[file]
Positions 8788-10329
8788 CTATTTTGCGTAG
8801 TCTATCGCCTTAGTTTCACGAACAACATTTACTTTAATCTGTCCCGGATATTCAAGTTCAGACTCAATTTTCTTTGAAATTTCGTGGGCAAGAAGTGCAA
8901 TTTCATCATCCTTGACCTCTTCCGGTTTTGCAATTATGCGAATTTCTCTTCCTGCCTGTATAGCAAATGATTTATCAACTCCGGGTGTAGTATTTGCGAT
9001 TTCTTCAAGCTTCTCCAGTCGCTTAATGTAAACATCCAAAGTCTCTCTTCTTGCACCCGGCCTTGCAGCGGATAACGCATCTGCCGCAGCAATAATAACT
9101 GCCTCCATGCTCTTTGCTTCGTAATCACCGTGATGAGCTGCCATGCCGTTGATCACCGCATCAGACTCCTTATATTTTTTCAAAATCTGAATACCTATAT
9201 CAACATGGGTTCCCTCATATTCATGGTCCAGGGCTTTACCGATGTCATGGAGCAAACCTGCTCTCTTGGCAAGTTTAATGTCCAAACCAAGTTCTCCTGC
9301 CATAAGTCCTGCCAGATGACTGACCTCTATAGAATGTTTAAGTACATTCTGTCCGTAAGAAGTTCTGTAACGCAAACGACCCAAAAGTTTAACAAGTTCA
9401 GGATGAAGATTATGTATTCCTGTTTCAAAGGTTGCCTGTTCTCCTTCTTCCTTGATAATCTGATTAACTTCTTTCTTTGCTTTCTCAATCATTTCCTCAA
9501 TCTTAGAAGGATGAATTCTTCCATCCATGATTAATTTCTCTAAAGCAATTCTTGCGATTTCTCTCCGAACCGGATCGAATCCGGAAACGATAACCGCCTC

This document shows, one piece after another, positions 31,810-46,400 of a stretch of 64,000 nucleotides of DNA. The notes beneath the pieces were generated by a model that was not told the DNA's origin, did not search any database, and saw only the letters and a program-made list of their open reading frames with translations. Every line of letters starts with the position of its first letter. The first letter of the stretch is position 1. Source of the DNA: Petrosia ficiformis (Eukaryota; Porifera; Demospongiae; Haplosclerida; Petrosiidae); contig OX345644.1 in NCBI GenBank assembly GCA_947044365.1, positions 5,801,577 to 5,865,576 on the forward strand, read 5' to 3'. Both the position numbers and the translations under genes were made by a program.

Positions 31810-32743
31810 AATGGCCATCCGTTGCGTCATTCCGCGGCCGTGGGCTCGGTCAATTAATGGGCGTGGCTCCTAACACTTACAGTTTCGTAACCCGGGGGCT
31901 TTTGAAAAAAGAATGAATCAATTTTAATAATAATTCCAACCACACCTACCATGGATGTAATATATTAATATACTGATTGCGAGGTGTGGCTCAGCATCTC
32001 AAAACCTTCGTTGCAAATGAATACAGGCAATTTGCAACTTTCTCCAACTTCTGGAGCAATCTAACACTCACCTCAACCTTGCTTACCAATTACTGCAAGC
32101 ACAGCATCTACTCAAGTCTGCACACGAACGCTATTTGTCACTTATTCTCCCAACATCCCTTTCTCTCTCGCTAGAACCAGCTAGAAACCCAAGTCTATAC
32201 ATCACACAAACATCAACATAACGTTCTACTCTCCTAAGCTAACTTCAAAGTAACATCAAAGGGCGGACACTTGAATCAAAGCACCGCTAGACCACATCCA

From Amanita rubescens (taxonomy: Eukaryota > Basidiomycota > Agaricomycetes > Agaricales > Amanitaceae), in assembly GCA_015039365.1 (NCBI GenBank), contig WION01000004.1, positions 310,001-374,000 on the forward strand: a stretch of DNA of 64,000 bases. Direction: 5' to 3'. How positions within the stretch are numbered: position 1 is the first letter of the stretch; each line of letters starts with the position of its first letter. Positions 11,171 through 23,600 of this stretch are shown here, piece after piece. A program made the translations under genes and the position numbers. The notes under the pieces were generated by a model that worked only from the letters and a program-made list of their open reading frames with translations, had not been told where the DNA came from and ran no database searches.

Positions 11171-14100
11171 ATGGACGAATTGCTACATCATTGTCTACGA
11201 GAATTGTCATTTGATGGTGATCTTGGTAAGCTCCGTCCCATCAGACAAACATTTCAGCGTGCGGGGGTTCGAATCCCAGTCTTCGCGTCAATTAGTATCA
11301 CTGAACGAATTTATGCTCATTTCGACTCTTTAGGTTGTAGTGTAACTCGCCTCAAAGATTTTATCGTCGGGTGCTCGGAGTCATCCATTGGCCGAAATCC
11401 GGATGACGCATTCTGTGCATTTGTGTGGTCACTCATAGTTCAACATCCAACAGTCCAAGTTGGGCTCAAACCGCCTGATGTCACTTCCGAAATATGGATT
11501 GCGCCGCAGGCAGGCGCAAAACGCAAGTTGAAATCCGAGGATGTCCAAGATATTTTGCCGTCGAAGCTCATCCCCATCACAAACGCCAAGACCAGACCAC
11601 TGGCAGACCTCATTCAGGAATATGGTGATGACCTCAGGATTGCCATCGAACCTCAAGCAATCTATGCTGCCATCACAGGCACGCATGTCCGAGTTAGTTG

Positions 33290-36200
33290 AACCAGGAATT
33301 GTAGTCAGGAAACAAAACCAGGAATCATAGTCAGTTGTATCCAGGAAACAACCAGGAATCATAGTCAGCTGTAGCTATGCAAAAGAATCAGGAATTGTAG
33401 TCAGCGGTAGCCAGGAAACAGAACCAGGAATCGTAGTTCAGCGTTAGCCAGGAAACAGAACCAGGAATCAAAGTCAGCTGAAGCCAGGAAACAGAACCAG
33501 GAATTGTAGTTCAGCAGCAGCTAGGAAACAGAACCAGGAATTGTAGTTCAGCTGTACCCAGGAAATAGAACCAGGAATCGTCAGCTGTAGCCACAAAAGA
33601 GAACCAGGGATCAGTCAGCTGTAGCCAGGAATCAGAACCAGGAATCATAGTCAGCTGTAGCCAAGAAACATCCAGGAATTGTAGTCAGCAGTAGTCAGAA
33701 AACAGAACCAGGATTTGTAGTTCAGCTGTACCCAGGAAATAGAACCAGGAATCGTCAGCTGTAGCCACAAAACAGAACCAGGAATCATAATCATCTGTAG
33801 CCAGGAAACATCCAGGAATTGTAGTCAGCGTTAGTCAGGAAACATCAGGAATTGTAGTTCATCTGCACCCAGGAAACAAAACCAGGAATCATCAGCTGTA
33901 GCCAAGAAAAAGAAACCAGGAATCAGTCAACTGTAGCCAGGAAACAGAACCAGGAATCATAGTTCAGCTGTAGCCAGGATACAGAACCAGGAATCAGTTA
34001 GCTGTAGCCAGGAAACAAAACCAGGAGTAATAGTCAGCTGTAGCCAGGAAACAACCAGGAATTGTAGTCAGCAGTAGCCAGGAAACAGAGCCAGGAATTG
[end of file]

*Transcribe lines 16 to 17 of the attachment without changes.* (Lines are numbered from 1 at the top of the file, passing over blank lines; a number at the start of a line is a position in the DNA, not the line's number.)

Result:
32101 ACAGCATCTACTCAAGTCTGCACACGAACGCTATTTGTCACTTATTCTCCCAACATCCCTTTCTCTCTCGCTAGAACCAGCTAGAAACCCAAGTCTATAC
32201 ATCACACAAACATCAACATAACGTTCTACTCTCCTAAGCTAACTTCAAAGTAACATCAAAGGGCGGACACTTGAATCAAAGCACCGCTAGACCACATCCA